A current research on the Yellowstone supervolcano — a volcano so big it might cause extinction-level destruction, does not predict an explosion any time soon, even as several researchers have pointed out that is it due for an eruption.
While it is true that there is no real way to accurately predict when a volcano is going to erupt, a new ongoing research is being done to better understand Yellowstone's inner workings, reports the the Washington Post. The report mentions that the Yellowstone is one of the largest active volcanoes in the world right now- it is a little over 70 km wide. It was first discovered in the 1960s, says the report, but its scale and significance was not known till around the 1980s.
A major eruption could have societal and planetary effects, notes the report, but that happening is not likely; scientists are calling such an event "low-probability". In fact, supervolcano explosions are a rare event, having said that, a lot of its action is deep underground, out of sight, and involves complex chemistry and strong geological forces.
The most recent published study on the inner workings of Yellowstone has offered better insight into the workings of this behemoth. Researchers modeled the way magma rises from deep within the Earth's interior and has then created two large chambers of partially melted rock just below the national park. These two chambers, the researchers found, are stacked one on top of each other. They are separated by a layer of non-melted, solid rock called the sill (much like a window sill).
Molten magma that rises from deep inside the Earth's crust does not contain much gas, and flows freely, so it comes up quite fast, and hits the relatively colder crust and solidifies, forming the sill. The top of the sill is about 10 km below the surface, notes the Post.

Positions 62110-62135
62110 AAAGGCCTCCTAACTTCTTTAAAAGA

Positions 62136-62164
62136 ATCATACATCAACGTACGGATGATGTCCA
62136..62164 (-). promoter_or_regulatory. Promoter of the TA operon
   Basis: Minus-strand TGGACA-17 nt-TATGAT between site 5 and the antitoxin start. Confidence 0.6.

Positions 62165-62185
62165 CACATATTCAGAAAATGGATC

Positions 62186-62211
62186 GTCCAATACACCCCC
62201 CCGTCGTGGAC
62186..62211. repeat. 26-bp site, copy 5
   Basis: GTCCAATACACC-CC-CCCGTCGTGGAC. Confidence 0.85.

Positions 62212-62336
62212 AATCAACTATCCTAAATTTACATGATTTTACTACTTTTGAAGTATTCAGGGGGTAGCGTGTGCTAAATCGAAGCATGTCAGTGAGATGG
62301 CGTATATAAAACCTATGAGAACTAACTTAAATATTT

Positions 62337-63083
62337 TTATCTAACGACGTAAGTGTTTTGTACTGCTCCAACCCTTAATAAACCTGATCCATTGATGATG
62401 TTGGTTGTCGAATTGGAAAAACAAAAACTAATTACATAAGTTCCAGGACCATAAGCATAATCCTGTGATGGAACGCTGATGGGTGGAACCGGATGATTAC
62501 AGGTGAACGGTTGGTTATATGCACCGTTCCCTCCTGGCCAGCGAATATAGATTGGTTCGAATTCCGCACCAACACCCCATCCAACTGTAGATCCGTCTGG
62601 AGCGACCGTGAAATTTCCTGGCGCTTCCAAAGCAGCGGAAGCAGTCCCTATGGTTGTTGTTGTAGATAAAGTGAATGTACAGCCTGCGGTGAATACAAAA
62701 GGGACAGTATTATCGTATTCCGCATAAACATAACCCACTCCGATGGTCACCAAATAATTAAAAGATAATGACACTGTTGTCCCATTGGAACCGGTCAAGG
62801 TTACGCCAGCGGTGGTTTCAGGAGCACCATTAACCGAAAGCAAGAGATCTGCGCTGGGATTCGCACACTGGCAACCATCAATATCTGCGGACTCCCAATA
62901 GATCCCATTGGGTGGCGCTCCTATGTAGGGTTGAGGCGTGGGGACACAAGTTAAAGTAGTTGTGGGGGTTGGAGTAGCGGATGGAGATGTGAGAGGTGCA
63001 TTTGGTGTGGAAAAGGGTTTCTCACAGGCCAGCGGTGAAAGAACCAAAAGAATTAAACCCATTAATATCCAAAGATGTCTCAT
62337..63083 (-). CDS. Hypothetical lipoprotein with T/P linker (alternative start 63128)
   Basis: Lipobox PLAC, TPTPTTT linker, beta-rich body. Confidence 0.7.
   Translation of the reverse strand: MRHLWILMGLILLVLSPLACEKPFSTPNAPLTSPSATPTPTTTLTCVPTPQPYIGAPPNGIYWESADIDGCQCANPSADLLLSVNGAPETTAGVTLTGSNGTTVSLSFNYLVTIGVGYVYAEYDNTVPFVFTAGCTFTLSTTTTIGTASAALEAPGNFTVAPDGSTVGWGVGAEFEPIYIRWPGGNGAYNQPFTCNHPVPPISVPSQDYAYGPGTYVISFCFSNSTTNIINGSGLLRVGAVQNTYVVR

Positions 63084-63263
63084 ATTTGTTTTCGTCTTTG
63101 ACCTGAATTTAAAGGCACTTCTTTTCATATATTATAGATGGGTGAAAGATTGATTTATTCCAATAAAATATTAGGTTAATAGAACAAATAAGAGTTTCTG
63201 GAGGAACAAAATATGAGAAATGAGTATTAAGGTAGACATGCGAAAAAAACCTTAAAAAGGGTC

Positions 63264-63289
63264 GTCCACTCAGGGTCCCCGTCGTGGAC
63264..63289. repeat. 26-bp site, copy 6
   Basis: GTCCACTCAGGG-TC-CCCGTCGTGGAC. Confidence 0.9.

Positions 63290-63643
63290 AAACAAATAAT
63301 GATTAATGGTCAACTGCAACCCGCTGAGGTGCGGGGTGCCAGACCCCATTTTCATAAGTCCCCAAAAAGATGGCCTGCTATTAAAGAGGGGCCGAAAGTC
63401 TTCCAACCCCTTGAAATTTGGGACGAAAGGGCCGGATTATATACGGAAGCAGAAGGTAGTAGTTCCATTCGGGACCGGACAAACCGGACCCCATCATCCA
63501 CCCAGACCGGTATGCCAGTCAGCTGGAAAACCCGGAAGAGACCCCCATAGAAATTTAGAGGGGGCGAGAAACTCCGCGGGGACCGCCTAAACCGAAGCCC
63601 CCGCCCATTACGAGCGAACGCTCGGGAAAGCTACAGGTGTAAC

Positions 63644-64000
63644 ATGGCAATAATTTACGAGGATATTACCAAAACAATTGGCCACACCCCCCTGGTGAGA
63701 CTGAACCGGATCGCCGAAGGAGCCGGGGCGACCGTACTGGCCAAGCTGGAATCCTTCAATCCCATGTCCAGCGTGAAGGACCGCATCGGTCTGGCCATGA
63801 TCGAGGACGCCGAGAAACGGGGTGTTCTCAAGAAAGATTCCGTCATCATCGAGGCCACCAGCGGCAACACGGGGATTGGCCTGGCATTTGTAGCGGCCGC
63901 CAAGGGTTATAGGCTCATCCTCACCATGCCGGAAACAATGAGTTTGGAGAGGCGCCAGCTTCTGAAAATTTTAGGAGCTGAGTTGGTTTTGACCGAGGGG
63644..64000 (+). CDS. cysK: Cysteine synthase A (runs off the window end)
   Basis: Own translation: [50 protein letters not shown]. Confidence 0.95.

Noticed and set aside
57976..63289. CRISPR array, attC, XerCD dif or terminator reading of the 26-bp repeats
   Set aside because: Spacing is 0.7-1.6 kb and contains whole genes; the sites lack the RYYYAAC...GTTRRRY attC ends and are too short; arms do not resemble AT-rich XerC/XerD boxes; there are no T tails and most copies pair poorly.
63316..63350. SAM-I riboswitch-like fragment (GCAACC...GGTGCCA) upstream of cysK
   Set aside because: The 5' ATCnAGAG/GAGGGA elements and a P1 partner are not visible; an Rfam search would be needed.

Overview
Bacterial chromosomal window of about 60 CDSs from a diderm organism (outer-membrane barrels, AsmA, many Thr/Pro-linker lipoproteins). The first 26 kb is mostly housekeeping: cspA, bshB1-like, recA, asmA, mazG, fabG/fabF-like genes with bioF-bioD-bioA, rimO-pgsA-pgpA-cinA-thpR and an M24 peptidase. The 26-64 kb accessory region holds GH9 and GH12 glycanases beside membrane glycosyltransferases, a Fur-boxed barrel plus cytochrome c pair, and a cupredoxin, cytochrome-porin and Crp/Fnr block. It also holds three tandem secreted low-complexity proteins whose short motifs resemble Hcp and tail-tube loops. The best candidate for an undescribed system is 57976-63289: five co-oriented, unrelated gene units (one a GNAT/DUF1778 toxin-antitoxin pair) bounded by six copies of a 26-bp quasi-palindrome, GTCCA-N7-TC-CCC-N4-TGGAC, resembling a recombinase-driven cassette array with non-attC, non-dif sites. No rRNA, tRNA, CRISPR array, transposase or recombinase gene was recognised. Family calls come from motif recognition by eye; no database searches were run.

Seated atop the sill is the second chamber. Here, the molten rock is a lot more thick and gooey because of all the gas it holds. This is also what makes it dangerous because it can cause massive explosions. The report likens this chamber to a can of fizzy soda that has been shaken up, ready to explode. "Someday we might have a model snapshot saying this is what the system looks like when there's enough melt for there to be a large eruption," lead author Dylan Colón, from the University of Oregon.
With the most recent explosion happening about 70,000 years ago, scientists do not believe that the two chambers will combine and trigger an eruption anytime soon. However, smaller, less dangerous eruptions are a possibility, say researchers.
The study was first published in the American Geophysical Union (AGU) journal Geophysical Research Letters.